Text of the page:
How to Preserve Historic Moon Landing Sites for Posterity

Apollo 12 Deployed Flag and Shadow
Detail from an Apollo 12 photo showing the deployed flag and its shadow. The latch failed on the pivot designed to hold the top edge of the flag out perpendicular to the pole on a supporting rod, so the flag hung limp. The photo was taken Nov. 19, 1969. (Image credit: NASA)

How does a country preserve its mark on the moon for decades to come? It may not seem like the moon is a busy space-traffic hub these days, but in the not-too-distant future, that could change.

On Sunday (Dec. 1), China launched a spacecraft designed to land safely on the lunar surface, and some private companies hope to stage launches to the moon as well. If industry and other nations aren't careful, the uptick in lunar traffic might disturb the landing sites from the Apollo era, as well as Russia's landing sites on the lunar surface.

"They [lawmakers] tried to carefully say it wouldn't violate the treaty's sovereignty issues," Henry Hertzfeld of the Space Policy Institute at George Washington University said. "First of all, I think it does, but secondly, even if it doesn't, other nations, including our friends and allies, are going to look at that and say, 'They're declaring sovereignty and violating the treaty.' It's going to be interpreted as yet another aggressive U.S. action."

In a new paper published in the journal Science on Thursday (Nov. 28), Hertzfeld details a potentially better way to preserve the lunar landing sites of nations who have landed on the moon in the past, and those that hope to do so in the future.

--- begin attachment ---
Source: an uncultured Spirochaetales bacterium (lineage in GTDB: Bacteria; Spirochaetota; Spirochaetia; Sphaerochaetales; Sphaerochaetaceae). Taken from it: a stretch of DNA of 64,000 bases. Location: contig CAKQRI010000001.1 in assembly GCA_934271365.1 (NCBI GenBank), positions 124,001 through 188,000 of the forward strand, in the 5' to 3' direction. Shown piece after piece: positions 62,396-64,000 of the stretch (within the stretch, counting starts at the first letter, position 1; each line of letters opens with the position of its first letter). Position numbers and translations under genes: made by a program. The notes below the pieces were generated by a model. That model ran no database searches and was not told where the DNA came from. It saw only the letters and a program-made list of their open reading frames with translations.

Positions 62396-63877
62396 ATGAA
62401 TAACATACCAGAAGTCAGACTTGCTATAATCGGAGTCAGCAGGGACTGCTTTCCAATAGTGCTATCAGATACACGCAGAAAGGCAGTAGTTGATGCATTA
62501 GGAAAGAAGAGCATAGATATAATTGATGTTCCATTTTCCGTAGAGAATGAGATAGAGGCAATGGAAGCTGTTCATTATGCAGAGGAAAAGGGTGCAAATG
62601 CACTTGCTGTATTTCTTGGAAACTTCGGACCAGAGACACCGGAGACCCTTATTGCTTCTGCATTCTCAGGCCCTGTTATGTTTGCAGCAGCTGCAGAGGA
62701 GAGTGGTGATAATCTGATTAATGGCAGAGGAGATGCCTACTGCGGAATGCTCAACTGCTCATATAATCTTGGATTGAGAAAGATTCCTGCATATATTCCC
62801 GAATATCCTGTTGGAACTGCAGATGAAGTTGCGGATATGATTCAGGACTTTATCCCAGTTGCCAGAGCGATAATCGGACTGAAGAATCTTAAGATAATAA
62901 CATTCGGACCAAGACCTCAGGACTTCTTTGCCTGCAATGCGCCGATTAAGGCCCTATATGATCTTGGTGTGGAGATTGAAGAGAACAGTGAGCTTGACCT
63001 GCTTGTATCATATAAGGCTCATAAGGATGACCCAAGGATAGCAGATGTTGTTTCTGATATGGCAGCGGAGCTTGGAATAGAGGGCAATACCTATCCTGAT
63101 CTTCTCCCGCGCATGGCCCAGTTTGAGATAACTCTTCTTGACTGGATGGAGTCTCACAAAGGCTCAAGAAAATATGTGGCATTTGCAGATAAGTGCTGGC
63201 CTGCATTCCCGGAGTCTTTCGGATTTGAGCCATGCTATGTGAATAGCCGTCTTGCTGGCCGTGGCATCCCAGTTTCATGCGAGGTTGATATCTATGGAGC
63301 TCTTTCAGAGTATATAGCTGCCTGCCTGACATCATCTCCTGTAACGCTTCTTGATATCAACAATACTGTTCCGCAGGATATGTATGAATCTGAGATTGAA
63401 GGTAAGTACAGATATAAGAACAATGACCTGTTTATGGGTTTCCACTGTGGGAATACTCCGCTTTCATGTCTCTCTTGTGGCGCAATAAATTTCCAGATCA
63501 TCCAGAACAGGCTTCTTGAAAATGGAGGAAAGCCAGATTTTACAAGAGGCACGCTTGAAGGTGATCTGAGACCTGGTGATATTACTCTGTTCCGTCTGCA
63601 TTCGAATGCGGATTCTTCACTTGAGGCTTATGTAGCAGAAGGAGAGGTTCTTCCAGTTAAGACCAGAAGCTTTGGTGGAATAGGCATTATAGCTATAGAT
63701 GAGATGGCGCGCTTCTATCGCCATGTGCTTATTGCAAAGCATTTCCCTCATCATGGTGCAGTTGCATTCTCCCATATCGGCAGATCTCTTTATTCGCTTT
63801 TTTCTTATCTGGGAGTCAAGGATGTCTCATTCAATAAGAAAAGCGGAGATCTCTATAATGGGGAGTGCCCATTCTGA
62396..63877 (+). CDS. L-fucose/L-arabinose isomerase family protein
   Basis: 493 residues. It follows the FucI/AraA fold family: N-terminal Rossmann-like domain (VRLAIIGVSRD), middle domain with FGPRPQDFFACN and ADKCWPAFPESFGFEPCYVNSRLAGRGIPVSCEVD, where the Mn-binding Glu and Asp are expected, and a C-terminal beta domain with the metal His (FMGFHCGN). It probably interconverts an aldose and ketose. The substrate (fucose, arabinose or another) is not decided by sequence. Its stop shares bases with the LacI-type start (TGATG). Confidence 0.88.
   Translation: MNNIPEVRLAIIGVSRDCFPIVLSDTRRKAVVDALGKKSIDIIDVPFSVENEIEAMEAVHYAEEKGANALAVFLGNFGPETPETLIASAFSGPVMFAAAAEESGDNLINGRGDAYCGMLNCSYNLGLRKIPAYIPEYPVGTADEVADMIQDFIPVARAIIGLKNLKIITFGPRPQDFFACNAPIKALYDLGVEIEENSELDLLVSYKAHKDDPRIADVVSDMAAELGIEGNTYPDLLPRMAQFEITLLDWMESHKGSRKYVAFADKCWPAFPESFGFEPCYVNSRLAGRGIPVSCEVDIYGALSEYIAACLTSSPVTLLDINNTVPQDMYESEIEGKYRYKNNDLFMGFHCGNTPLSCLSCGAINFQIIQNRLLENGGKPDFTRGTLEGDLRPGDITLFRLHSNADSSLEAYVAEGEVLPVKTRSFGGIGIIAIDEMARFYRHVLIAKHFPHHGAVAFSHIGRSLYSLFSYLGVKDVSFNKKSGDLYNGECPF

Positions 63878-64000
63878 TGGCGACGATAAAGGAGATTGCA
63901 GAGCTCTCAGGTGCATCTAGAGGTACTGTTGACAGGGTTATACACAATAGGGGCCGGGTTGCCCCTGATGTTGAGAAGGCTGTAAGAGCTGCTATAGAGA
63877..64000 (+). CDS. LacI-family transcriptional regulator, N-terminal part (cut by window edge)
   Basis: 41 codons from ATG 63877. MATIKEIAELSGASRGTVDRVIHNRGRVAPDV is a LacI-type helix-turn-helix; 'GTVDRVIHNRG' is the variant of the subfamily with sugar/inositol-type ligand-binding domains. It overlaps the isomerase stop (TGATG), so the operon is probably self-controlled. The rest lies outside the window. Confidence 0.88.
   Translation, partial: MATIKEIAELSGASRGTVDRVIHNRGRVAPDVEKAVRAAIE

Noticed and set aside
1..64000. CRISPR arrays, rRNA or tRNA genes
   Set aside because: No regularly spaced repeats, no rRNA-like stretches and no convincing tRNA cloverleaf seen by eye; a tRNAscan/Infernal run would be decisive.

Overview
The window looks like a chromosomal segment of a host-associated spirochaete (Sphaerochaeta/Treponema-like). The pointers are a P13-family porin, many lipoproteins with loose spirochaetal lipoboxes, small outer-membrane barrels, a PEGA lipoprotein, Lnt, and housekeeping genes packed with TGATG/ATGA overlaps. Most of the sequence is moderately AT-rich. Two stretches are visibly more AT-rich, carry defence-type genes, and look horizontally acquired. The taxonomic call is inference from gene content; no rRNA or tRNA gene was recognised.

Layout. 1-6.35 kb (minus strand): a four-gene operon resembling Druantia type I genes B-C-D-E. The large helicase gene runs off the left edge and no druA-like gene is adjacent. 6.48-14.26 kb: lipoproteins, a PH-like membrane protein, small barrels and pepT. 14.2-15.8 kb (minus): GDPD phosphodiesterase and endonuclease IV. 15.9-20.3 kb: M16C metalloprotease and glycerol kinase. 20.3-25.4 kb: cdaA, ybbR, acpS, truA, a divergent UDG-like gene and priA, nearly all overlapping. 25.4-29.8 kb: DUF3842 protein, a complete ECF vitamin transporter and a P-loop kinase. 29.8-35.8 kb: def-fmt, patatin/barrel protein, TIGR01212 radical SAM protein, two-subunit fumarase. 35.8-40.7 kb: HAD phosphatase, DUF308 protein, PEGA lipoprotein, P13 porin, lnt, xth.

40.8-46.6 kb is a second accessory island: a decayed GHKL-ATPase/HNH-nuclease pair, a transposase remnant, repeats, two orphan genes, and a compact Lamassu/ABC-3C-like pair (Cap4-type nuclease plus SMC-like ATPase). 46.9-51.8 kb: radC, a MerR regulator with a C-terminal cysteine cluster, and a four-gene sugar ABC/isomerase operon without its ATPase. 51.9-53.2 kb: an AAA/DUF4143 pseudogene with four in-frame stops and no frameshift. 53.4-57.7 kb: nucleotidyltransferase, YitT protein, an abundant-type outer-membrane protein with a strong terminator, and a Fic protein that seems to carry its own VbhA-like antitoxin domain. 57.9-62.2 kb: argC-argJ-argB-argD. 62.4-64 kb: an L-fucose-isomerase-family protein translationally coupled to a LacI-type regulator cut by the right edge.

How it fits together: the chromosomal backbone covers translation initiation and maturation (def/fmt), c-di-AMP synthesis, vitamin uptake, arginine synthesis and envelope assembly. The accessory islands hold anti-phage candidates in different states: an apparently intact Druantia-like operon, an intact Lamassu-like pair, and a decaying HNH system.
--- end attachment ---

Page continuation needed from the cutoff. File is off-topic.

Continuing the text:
Instead of a nation-specific approach to lunar heritage, Hertzfeld and his co-author Scott Pace propose that government officials open lines of dialogue among nations to establish ground rules for how to best maintain every country's mark on the face of the moon.

"The idea is, you leave our stuff alone, we'll leave your stuff alone," Hertzfeld told "I'm trying not to focus on property rights or specific equipment. I'm just trying to say, at least, for an easy start, to protect what's there, you take every precaution not to mess around with what we have, and we'll do the same thing."

While the United States and other nations already have lines of communication set up to discuss space matters, sometimes issues still arise. NASA's newest moon probe, the Lunar Atmosphere and Dust Environment Explorer (LADEE for short), might run into some issues when China's Chang'e 3 lander touches down on the moon, kicking up dust that could interfere with LADEE's science.

Hertzfeld's international approach might even help ease strained relations between the United States and its fellow spacefaring nations like China and Russia. "If successful, this type of agreement, besides protecting the lunar artifacts, could also help to thaw some of those relationships," Hertzfeld said.

"Anybody that would go up in a private company would need a license of some sort from their governments, even if it's just a launch license," Hertzfeld said. "It's really, for the most part, not a private industry question but a government question."

NASA is already working toward protecting its sites and instrumentation on the moon.

In 2011, NASA took steps to make sure that the private groups participating in the Google Lunar X Prize — a $30 million prize going to the first company to land and perform certain tasks on the moon — don't damage the space agency's equipment on the moon, some of which is still gathering science data.

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Miriam Kramer
Staff Writer

Miriam Kramer joined as a Staff Writer in December 2012. Since then, she has floated in weightlessness on a zero-gravity flight, felt the pull of 4-Gs in a trainer aircraft and watched rockets soar into space from Florida and Virginia. She also served as's lead space entertainment reporter, and enjoys all aspects of space news, astronomy and commercial spaceflight.  Miriam has also presented space stories during live interviews with Fox News and other TV and radio outlets. She originally hails from Knoxville, Tennessee where she and her family would take trips to dark spots on the outskirts of town to watch meteor showers every year. She loves to travel and one day hopes to see the northern lights in person. Miriam is currently a space reporter with Axios, writing the Axios Space newsletter. You can follow Miriam on Twitter.